ORLANDO -- --At this point, the reality hasn't quite set in yet. Not for Stephen Morris.
The Miami quarterback, who has weathered both two years of uncertainty around his program and a rocky senior season marred by a painful ankle injury, is too busy preparing for Louisville's potent defense to focus on the fact that come Saturday, he'll take the field for the last time as a Hurricane.
He'll do so in the Russell Athletic Bowl against a counterpart he knows well, a fellow South Florida native whom he once played against in Little League, a quarterback that has worked his way to the top of plenty NFL draft boards.
Louisville's Teddy Bridgewater, a Miami Northwestern graduate who once committed to the Hurricanes, is a proven commodity that has generated plenty of buzz ahead of Saturday's game. But it's Morris who hopes one last game at Miami (9-3) combined with a solid showing at next month's Senior Bowl will show NFL scouts that he too can make big plays, that he too, can succeed at the next level.
"I think one game is very important, especially the atmosphere this game is going to be in," said Morris, who needs just 132 yards to become only the second Miami quarterback behind Gino Torretta to have multiple 3,000-yard seasons. "The competition we're going to see, the stage of the game. I think this one game is very important. I'm getting back to healthy. I think I can show a lot of my game, the improvement in my game."
After a strong finish in 2012, Morris came into his senior year with high expectations.
But an ankle injury in Miami's third game hampered him all season. He struggled to manage the pain, and with his mechanics altered, Morris had a stretch of disappointing games including a career-worst four-interception performance against North Carolina.
Still, he fought through the injury, adding his name to Miami's record book in the process. He's now third on the Hurricanes' all-time career passing list with 7,736 passing yards and he's determined to finish his career by helping Miami secure its first 10-win season since 2003.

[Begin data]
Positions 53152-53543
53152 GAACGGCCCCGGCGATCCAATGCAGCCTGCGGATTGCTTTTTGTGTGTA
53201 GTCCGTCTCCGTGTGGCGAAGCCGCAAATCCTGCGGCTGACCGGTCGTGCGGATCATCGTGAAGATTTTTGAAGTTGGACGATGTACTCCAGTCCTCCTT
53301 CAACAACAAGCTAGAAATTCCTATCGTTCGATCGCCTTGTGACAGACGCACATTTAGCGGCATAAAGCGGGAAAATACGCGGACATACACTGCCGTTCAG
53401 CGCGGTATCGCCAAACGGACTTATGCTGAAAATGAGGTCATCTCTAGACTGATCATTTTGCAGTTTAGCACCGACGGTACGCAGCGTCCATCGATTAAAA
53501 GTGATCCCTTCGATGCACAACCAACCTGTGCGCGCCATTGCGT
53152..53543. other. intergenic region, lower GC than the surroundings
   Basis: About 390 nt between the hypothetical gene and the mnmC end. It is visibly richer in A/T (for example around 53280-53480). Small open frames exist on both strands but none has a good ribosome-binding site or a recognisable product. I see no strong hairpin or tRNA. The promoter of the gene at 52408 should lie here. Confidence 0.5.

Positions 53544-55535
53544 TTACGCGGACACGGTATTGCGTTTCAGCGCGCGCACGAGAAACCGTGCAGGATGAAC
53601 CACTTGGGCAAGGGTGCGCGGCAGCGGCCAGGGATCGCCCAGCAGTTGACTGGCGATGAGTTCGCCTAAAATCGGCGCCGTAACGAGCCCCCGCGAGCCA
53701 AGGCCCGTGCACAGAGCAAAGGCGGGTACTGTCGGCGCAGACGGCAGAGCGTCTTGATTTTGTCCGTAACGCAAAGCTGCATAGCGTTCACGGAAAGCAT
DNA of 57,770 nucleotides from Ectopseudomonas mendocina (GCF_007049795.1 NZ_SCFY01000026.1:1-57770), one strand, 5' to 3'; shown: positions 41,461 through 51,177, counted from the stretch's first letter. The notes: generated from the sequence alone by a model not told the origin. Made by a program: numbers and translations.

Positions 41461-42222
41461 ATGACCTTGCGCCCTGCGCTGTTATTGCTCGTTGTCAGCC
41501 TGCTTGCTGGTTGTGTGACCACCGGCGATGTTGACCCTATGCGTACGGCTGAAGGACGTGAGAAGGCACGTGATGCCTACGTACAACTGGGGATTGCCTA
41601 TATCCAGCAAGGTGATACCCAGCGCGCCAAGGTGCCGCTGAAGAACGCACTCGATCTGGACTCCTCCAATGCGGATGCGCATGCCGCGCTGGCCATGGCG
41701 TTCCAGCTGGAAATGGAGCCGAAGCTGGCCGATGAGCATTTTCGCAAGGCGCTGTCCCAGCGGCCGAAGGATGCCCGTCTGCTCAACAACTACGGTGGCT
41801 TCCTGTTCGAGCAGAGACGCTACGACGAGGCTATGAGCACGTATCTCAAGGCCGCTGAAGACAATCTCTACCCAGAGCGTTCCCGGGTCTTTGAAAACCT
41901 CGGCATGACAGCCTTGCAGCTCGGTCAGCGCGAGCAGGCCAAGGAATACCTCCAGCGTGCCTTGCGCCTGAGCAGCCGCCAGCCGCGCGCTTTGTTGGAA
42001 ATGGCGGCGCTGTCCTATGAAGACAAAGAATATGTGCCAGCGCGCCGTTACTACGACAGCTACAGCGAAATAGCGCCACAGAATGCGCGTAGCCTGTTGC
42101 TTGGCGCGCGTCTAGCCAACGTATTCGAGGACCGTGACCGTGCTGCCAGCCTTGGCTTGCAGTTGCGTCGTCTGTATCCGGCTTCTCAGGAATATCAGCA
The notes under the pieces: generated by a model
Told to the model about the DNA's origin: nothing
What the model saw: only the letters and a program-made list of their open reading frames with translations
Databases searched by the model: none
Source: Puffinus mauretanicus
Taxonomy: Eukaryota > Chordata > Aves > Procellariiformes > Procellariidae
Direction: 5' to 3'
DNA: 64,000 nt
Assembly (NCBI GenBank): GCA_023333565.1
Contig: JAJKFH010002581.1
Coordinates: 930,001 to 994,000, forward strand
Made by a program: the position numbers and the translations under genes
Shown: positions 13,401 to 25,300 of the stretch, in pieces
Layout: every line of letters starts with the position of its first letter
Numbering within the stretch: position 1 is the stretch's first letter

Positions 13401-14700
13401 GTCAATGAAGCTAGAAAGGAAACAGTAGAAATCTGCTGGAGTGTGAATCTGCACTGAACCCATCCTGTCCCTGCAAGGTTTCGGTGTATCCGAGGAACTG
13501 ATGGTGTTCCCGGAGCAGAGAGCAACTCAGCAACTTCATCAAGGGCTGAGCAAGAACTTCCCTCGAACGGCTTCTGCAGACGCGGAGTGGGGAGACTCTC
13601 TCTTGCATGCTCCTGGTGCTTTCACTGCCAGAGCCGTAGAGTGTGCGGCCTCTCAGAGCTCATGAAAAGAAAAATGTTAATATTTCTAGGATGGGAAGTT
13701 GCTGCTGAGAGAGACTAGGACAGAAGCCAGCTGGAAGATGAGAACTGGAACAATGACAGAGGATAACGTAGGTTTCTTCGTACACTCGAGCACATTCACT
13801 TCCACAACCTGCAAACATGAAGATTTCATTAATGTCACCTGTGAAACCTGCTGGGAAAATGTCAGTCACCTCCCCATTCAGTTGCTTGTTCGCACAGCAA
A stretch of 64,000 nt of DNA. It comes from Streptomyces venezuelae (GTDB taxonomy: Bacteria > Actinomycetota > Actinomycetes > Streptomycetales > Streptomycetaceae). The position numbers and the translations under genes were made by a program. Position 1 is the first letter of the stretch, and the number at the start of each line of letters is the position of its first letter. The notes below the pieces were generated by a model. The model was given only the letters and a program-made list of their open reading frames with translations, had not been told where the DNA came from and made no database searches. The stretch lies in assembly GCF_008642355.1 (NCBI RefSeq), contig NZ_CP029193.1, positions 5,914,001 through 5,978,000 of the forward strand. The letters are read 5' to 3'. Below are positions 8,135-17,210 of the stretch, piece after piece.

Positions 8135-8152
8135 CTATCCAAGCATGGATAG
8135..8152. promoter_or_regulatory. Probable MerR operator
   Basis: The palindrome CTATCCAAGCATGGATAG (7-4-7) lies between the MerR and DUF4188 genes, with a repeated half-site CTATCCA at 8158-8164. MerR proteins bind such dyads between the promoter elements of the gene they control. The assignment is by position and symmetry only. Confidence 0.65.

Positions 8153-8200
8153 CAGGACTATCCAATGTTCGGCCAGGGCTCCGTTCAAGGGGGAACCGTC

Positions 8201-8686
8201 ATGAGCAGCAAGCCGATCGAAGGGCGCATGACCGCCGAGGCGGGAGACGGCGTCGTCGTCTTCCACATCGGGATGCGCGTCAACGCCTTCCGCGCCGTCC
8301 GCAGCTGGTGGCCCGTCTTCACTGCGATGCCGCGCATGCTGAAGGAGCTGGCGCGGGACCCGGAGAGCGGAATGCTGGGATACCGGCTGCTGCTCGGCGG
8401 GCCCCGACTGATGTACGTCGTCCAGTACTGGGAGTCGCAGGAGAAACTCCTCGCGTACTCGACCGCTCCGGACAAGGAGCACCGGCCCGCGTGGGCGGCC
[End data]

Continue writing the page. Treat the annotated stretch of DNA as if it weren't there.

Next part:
"We're going to finish the way we always said we were going to finish, by winning a bowl game," Morris said.
As well as Morris will have to play, he'll need help from his defense to make that happen.
Bridgewater comes in having completed 268 of 382 passes for 3,523 yards for Louisville (11-1). He has 28 touchdowns and just four interceptions, a fraction of the 12 picks Morris has thrown.
All week, it's that number that has impressed Miami's defensive backs, a unit that has at times struggled giving up an average of 233.4 passing yards per game.
"We know what he brings to the table. I think the one thing is that he can really make all the throws," safety A.J. Highsmith said of Bridgewater. "I think he really understands defenses well. He takes what you give him and he doesn't force the ball. He's really smart. He doesn't take plays until they're presented to him. He'll take his shots when they're there, but he does a really good job protecting the football and moving his team down the field."
Adds Miami defensive coordinator Mark D'Onofrio, "He's disciplined and he can make something happen out of nothing...he's going to make good decisions with the ball."
That's the kind of performance Morris understands he needs to put together Saturday.
And for the first time in a long time, he says he feels physically ready to make it happen. And he knows this is the perfect time to do it.
"I'm as healthy as I've been. I understand this is my last everything--my last media, my last bowl game, my last game at Miami. I'm just trying to take it all in," Morris said. "My whole career at Miami, it's been fun. I'm glad I'm a Hurricane. I'm so happy to be here. And hopefully, when I leave, people still remember."
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